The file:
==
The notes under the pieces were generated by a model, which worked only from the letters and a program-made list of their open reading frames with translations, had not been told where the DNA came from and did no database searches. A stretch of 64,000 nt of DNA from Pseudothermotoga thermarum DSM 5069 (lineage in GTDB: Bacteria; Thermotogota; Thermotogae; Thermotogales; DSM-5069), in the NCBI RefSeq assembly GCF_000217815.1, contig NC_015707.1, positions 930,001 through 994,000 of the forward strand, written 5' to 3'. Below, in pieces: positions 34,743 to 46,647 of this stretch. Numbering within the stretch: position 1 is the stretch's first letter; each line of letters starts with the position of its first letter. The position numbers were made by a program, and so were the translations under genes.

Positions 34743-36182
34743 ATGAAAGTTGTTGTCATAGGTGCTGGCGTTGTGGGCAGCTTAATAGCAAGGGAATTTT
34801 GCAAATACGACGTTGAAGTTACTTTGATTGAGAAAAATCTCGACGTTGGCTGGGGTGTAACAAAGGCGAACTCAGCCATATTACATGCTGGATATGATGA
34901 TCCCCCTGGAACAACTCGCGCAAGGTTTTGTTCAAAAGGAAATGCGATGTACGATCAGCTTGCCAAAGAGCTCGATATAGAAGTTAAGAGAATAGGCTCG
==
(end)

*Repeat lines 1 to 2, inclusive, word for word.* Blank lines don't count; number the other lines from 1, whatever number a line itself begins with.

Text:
The notes under the pieces were generated by a model, which worked only from the letters and a program-made list of their open reading frames with translations, had not been told where the DNA came from and did no database searches. A stretch of 64,000 nt of DNA from Pseudothermotoga thermarum DSM 5069 (lineage in GTDB: Bacteria; Thermotogota; Thermotogae; Thermotogales; DSM-5069), in the NCBI RefSeq assembly GCF_000217815.1, contig NC_015707.1, positions 930,001 through 994,000 of the forward strand, written 5' to 3'. Below, in pieces: positions 34,743 to 46,647 of this stretch. Numbering within the stretch: position 1 is the stretch's first letter; each line of letters starts with the position of its first letter. The position numbers were made by a program, and so were the translations under genes.

Positions 34743-36182